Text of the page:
Public Art in Back Spaces

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I’m seeing things in Ottawa I have never seen before. Like this statue.

A good chunk of my time these days is being spent in the Byward Market area of the city, not far from Parliament Hill. Despite working (and living) downtown for close to 20 years, I really don’t know the neighbourhood.

What was once a rather seedy area is now an upscale shopping district with historic buildings. Gone are the strip joints. The bars are much more upscale. New restaurants abound. This is where the cool people hang out, and I’ve never been one of those.

Each day I’ve been varying my route a little, trying a different street as I walk to my destination. Each day I discover something new, and occasionally  pick up some historical tidbits I didn’t know before.IMG_20190918_1127460

I had never seen “Our Shepherds,” by Montreal Artist Patrick Berubé  until this week. The statue is tucked away in a courtyard I’d never checked out before. You would think I would have noticed the bright blue from the street, but who looks down alleys? It may only be on temporary exhibit, so maybe I shouldn’t be faulted for failing to see it before.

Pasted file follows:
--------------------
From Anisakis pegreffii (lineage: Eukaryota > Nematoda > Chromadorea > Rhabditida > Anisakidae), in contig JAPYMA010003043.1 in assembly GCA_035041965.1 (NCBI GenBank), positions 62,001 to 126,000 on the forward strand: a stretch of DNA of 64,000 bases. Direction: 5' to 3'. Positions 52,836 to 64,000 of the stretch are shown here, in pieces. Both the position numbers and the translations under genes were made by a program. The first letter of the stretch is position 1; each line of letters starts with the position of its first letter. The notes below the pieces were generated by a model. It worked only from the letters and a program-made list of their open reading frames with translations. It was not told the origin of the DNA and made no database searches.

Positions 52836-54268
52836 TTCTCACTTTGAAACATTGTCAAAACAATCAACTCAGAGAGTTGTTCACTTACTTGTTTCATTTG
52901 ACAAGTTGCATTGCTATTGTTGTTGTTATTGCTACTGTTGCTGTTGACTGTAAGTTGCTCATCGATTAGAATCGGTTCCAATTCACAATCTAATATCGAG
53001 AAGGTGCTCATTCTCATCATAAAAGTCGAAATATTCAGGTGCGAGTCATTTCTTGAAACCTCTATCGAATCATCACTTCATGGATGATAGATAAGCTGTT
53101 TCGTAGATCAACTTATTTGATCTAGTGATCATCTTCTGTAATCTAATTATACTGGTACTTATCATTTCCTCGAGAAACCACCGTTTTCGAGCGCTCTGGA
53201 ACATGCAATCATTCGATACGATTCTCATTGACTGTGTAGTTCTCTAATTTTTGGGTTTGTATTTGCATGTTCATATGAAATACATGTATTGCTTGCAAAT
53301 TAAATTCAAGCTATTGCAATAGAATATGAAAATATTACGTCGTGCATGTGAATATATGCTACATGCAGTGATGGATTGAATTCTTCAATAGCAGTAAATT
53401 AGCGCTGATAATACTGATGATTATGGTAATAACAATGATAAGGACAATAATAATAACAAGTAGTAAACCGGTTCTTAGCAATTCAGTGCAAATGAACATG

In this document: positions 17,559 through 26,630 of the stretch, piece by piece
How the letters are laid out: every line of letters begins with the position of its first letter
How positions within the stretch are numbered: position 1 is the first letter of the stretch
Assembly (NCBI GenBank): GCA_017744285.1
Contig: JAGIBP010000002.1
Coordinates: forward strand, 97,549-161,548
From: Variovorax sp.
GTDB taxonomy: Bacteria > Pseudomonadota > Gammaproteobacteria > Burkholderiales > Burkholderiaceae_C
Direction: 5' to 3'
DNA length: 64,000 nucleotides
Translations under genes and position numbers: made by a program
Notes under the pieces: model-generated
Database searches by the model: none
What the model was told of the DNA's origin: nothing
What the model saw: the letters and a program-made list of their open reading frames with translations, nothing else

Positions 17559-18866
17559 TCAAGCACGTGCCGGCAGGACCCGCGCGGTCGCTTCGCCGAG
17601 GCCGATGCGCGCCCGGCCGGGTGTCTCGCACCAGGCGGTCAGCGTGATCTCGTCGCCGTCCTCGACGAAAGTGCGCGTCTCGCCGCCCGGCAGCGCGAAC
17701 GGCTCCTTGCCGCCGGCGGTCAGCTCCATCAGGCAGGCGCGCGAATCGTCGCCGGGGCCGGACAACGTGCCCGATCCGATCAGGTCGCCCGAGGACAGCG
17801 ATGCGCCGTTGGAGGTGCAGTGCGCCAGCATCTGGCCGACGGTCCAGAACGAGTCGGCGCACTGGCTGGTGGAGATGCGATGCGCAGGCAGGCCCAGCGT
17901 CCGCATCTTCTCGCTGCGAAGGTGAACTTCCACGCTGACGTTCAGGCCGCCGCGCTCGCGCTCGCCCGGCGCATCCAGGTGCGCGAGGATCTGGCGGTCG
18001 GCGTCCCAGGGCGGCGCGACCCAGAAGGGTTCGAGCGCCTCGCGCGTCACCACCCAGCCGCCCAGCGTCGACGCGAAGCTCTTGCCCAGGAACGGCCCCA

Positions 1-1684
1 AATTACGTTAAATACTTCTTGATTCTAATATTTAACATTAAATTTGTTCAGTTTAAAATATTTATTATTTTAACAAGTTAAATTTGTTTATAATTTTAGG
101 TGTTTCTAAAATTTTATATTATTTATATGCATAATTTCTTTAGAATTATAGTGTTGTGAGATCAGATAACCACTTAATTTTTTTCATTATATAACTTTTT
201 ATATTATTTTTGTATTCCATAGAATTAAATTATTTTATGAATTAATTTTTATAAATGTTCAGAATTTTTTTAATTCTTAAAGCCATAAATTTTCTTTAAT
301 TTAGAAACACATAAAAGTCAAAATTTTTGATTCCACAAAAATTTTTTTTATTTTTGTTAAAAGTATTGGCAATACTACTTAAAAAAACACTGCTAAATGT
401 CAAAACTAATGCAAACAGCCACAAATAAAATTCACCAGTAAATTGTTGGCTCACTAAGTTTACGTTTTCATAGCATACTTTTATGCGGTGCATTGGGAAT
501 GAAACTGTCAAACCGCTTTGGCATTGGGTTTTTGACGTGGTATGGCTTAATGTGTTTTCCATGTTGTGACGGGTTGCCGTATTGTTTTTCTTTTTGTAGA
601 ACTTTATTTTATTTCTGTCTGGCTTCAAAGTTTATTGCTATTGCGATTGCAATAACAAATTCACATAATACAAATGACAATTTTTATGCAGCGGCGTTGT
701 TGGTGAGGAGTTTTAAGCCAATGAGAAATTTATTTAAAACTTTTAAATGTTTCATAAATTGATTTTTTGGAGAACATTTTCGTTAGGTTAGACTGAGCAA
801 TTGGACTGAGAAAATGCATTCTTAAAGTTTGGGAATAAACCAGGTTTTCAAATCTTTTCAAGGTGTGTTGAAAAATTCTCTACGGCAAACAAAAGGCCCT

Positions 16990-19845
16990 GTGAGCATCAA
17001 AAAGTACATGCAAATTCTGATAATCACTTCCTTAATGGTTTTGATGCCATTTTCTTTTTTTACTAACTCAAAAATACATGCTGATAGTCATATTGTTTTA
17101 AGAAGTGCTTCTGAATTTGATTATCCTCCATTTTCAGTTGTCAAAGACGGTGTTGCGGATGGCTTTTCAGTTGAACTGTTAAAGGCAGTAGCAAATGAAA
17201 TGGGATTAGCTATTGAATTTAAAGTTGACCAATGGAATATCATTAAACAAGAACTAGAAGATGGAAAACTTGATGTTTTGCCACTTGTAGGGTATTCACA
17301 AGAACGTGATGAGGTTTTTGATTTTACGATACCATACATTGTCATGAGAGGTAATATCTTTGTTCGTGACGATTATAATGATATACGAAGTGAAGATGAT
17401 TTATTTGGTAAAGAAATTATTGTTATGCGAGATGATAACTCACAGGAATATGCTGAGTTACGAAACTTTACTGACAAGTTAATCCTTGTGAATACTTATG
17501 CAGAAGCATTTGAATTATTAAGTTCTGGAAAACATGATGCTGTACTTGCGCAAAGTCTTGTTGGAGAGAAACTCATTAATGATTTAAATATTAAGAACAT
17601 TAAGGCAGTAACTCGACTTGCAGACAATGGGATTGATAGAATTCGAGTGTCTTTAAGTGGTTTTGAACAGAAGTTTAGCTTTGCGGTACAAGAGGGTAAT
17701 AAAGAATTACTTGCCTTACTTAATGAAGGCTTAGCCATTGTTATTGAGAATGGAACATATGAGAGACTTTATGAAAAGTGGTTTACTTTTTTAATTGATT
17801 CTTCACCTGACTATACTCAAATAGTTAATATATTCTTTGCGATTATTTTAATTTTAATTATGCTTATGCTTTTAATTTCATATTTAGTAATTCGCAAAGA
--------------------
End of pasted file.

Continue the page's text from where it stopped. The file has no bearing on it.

If you are looking for meaning, you could consider the shepherds as leaders and the sheep as the rest of us. The Pinocchio nose shows what we think of leaders. Or so the description posted near the statue said, admitting that much of the sculpture’s message is open to interpretation.

Sometimes though you don’t want meaning, you just want to enjoy. If that is how you feel today, here’s a sculpture from a few blocks away. It’s a dancing bear, and as far as I can tell that is all it is.

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